The first track as a sample, called Vertige (dizziness):

Monday 8 August 2022

Flux, 1973 UK

From discogs:

Short-lived art rock/fusion band comprised of ex-Motiffe and ex-Babe Ruth members. They were offered recording contracts but split up and went in different musical directions. Grimaldi went on to Argent directly after Flux, and helped craft their forgotten masterpiece Argent - Circus, while another member went to Flea On The Honey.

This is well worth hearing, featuring some genuine progressive material here and there.  There is definitely a lot of variety to the tracks, with some ranging from all out crazy to others just ordinary.  My biggest complaint actually would be the recording sound which is a bit subpar.

The song called Atonal is not that, unfortunately:

Friday 5 August 2022

Plesni orkestar RTV Ljubljana – Križanke (1976)


Information on this interesting release can be found here.  Note that these guys made a ton of stuff in the period in question but it seems mostly covering standards I think.  And also you can observe that the wonderful trumpeter Petar Ugrin posted earlier plays here.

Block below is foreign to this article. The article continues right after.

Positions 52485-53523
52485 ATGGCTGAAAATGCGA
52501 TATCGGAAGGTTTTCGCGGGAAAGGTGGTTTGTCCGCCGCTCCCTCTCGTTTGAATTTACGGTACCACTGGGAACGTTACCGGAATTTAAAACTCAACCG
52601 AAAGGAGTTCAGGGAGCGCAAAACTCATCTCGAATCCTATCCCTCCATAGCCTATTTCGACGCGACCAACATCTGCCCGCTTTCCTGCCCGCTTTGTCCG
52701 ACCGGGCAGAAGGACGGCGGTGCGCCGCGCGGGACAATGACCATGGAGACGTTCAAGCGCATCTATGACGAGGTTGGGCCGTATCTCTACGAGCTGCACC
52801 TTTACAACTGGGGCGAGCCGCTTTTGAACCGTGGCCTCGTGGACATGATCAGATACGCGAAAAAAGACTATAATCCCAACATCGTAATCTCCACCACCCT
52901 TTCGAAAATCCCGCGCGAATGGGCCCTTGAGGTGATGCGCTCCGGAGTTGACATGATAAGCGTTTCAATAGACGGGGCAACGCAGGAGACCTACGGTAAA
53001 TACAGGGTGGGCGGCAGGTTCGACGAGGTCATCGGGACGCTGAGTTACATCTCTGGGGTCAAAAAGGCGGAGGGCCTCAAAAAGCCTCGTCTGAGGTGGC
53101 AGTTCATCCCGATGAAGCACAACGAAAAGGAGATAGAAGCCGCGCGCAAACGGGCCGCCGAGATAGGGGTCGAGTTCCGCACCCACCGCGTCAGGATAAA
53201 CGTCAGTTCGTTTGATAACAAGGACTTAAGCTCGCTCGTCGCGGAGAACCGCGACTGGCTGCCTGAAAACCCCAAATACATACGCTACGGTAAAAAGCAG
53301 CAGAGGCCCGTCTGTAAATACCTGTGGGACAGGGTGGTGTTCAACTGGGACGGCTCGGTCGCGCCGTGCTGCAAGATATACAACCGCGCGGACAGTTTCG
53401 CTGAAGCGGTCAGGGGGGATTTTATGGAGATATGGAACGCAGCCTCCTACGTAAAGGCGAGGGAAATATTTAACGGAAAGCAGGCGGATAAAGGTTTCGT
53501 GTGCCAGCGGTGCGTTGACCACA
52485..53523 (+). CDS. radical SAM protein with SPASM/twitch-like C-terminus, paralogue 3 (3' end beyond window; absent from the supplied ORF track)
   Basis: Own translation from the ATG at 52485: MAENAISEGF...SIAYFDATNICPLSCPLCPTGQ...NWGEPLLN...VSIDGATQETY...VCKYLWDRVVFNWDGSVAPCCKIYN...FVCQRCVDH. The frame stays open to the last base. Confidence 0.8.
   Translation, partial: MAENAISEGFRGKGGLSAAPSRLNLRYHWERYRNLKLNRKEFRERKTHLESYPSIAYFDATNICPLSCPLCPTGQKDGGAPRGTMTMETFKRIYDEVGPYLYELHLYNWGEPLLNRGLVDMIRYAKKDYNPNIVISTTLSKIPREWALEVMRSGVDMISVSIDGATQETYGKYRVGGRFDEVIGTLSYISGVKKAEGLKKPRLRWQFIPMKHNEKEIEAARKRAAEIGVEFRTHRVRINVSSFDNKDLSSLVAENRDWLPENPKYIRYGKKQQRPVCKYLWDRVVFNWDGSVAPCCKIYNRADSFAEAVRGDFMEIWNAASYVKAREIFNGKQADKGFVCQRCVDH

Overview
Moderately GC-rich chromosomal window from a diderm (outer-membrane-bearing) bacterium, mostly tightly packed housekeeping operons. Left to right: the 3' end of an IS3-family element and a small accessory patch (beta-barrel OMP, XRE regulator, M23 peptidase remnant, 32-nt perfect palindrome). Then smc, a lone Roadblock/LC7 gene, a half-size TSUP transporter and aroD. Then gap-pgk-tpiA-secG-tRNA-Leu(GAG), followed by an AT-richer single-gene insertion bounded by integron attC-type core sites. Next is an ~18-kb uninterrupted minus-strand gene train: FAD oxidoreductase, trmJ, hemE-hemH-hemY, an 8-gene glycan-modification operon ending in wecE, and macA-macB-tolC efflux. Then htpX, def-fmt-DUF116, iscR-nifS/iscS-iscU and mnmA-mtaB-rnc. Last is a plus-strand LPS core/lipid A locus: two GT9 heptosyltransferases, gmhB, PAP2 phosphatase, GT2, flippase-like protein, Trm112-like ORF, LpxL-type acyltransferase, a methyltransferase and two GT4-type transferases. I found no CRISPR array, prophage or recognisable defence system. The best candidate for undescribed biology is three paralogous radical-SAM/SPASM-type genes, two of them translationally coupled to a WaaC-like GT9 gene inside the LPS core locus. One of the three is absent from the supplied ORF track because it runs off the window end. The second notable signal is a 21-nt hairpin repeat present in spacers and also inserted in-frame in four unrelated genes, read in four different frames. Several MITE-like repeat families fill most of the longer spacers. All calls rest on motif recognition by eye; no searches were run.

The driving energy on the track called Krizanke '73 is beautiful:

Tuesday 2 August 2022

B P Convention Big Band, 3 albums

Mentioned by a commenter, they made 3 LPs back in the seventies as you can see here.
It's very much in the old big band tradition from earlier however with very little fusion.

Albert Mangelsdorff, Art Farmer, Boško Petrović, Clark Terry, Damir Dičić, Ernie Wilkins, Gianni Basso, Karlo Takač, Ladislav Fidri, Marcel Fuchs, Marijan Domić, Mario Mavrin, Ozren Depolo, Salih Sadiković, Zlatko Dvoržak

Note that the middle album, with vocals from Josipa Lisac, is basically rock or pop standards (Yesterday, Didn't We, Something, Sunshine of My Love, etc.)

Title track of the first album, Blue Sunset: